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Life of David

Bundles and Slings

1 Samuel 25

Every man needs a woman to remind him of just what a hot-tempered idiot he can be. Here's David's:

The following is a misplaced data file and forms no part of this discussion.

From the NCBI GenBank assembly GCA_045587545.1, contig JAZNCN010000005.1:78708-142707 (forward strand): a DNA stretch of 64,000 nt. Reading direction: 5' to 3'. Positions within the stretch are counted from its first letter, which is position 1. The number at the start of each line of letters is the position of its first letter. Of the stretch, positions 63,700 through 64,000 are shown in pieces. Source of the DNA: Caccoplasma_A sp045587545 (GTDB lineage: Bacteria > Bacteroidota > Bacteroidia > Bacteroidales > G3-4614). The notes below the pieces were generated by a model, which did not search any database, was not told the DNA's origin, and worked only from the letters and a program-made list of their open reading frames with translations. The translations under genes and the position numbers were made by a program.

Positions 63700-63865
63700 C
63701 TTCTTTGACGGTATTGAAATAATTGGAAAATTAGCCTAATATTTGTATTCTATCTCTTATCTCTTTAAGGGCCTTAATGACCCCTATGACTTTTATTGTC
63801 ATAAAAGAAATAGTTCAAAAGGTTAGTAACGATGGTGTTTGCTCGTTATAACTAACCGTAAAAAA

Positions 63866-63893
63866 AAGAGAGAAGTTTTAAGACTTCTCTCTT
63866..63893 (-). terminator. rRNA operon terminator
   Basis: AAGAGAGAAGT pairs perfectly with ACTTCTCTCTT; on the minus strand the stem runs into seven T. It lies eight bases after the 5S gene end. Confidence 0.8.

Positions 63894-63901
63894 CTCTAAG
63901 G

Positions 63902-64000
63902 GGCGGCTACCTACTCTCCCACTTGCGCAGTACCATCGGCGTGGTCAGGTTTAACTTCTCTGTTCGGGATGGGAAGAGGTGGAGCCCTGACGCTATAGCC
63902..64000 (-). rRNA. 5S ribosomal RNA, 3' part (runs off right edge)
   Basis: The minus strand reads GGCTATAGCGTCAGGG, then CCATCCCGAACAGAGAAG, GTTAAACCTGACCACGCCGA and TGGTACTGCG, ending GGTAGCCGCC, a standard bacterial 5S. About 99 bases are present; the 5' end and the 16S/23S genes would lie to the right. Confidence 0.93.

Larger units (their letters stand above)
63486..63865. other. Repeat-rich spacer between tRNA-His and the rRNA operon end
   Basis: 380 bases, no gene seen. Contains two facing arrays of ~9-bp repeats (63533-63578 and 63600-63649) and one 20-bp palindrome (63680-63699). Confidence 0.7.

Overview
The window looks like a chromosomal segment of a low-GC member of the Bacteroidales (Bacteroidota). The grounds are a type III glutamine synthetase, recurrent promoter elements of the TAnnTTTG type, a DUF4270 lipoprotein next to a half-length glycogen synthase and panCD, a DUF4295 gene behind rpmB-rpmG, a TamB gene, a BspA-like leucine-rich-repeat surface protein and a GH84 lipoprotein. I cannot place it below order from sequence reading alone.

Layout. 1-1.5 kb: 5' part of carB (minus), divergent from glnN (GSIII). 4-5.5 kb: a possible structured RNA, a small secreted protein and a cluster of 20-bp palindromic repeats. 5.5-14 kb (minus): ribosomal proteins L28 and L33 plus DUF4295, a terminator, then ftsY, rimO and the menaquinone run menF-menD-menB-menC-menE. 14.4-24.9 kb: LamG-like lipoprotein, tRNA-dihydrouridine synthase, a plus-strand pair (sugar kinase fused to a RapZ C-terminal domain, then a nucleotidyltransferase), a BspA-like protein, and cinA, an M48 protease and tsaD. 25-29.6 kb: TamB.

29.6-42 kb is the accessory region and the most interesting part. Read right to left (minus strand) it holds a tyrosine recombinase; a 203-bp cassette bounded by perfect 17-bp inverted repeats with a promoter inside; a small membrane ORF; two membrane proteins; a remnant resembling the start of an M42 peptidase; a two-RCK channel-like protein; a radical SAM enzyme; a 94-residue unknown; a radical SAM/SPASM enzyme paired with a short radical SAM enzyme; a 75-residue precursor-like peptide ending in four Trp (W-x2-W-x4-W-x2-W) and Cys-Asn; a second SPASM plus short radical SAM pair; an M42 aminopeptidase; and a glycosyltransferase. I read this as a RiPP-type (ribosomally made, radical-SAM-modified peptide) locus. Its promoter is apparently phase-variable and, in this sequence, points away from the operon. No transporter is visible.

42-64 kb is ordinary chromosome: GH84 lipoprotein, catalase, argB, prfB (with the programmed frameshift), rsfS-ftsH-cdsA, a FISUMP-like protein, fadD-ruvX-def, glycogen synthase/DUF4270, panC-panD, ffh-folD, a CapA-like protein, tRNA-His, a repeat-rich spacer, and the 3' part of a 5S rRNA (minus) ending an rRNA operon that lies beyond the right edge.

(1 Sam 25 NIV) Now Samuel died, and all Israel assembled and mourned for him; and they buried him at his home in Ramah. Then David moved down into the Desert of Maon. {2} A certain man in Maon, who had property there at Carmel, was very wealthy. He had a thousand goats and three thousand sheep, which he was shearing in Carmel. {3} His name was Nabal and his wife's name was Abigail. She was an intelligent and beautiful woman, but her husband, a Calebite, was surly and mean in his dealings. {4} While David was in the desert, he heard that Nabal was shearing sheep. {5} So he sent ten young men and said to them, "Go up to Nabal at Carmel and greet him in my name. {6} Say to him: 'Long life to you! Good health to you and your household! And good health to all that is yours! {7} "'Now I hear that it is sheep-shearing time. When your shepherds were with us, we did not mistreat them, and the whole time they were at Carmel nothing of theirs was missing. {8} Ask your own servants and they will tell you. Therefore be favorable toward my young men, since we come at a festive time. Please give your servants and your son David whatever you can find for them.'" {9} When David's men arrived, they gave Nabal this message in David's name. Then they waited. {10} Nabal answered David's servants, "Who is this David? Who is this son of Jesse? Many servants are breaking away from their masters these days. {11} Why should I take my bread and water, and the meat I have slaughtered for my shearers, and give it to men coming from who knows where?" {12} David's men turned around and went back. When they arrived, they reported every word. {13} David said to his men, "Put on your swords!" So they put on their swords, and David put on his. About four hundred men went up with David, while two hundred stayed with the supplies. {14} One of the servants told Nabal's wife Abigail: "David sent messengers from the desert to give our master his greetings, but he hurled insults at them. {15} Yet these men were very good to us. They did not mistreat us, and the whole time we were out in the fields near them nothing was missing. {16} Night and day they were a wall around us all the time we were herding our sheep near them. {17} Now think it over and see what you can do, because disaster is hanging over our master and his whole household. He is such a wicked man that no one can talk to him." {18} Abigail lost no time. She took two hundred loaves of bread, two skins of wine, five dressed sheep, five seahs of roasted grain, a hundred cakes of raisins and two hundred cakes of pressed figs, and loaded them on donkeys. {19} Then she told her servants, "Go on ahead; I'll follow you." But she did not tell her husband Nabal. {20} As she came riding her donkey into a mountain ravine, there were David and his men descending toward her, and she met them. {21} David had just said, "It's been useless--all my watching over this fellow's property in the desert so that nothing of his was missing. He has paid me back evil for good. {22} May God deal with David, be it ever so severely, if by morning I leave alive one male of all who belong to him!" {23} When Abigail saw David, she quickly got off her donkey and bowed down before David with her face to the ground. {24} She fell at his feet and said: "My lord, let the blame be on me alone. Please let your servant speak to you; hear what your servant has to say. {25} May my lord pay no attention to that wicked man Nabal. He is just like his name--his name is Fool, and folly goes with him. But as for me, your servant, I did not see the men my master sent. {26} "Now since the LORD has kept you, my master, from bloodshed and from avenging yourself with your own hands, as surely as the LORD lives and as you live, may your enemies and all who intend to harm my master be like Nabal. {27} And let this gift, which your servant has brought to my master, be given to the men who follow you. {28} Please forgive your servant's offense, for the LORD will certainly make a lasting dynasty for my master, because he fights the Lord's battles. Let no wrongdoing be found in you as long as you live. {29} Even though someone is pursuing you to take your life, the life of my master will be bound securely in the bundle of the living by the LORD your God. But the lives of your enemies he will hurl away as from the pocket of a sling. {30} When the LORD has done for my master every good thing he promised concerning him and has appointed him leader over Israel, {31} my master will not have on his conscience the staggering burden of needless bloodshed or of having avenged himself. And when the LORD has brought my master success, remember your servant." {32} David said to Abigail, "Praise be to the LORD, the God of Israel, who has sent you today to meet me. {33} May you be blessed for your good judgment and for keeping me from bloodshed this day and from avenging myself with my own hands. {34} Otherwise, as surely as the LORD, the God of Israel, lives, who has kept me from harming you, if you had not come quickly to meet me, not one male belonging to Nabal would have been left alive by daybreak." {35} Then David accepted from her hand what she had brought him and said, "Go home in peace. I have heard your words and granted your request." {36} When Abigail went to Nabal, he was in the house holding a banquet like that of a king. He was in high spirits and very drunk. So she told him nothing until daybreak. {37} Then in the morning, when Nabal was sober, his wife told him all these things, and his heart failed him and he became like a stone. {38} About ten days later, the LORD struck Nabal and he died. {39} When David heard that Nabal was dead, he said, "Praise be to the LORD, who has upheld my cause against Nabal for treating me with contempt. He has kept his servant from doing wrong and has brought Nabal's wrongdoing down on his own head." Then David sent word to Abigail, asking her to become his wife. {40} His servants went to Carmel and said to Abigail, "David has sent us to you to take you to become his wife." {41} She bowed down with her face to the ground and said, "Here is your maidservant, ready to serve you and wash the feet of my master's servants." {42} Abigail quickly got on a donkey and, attended by her five maids, went with David's messengers and became his wife. {43} David had also married Ahinoam of Jezreel, and they both were his wives. {44} But Saul had given his daughter Michal, David's wife, to Paltiel son of Laish, who was from Gallim.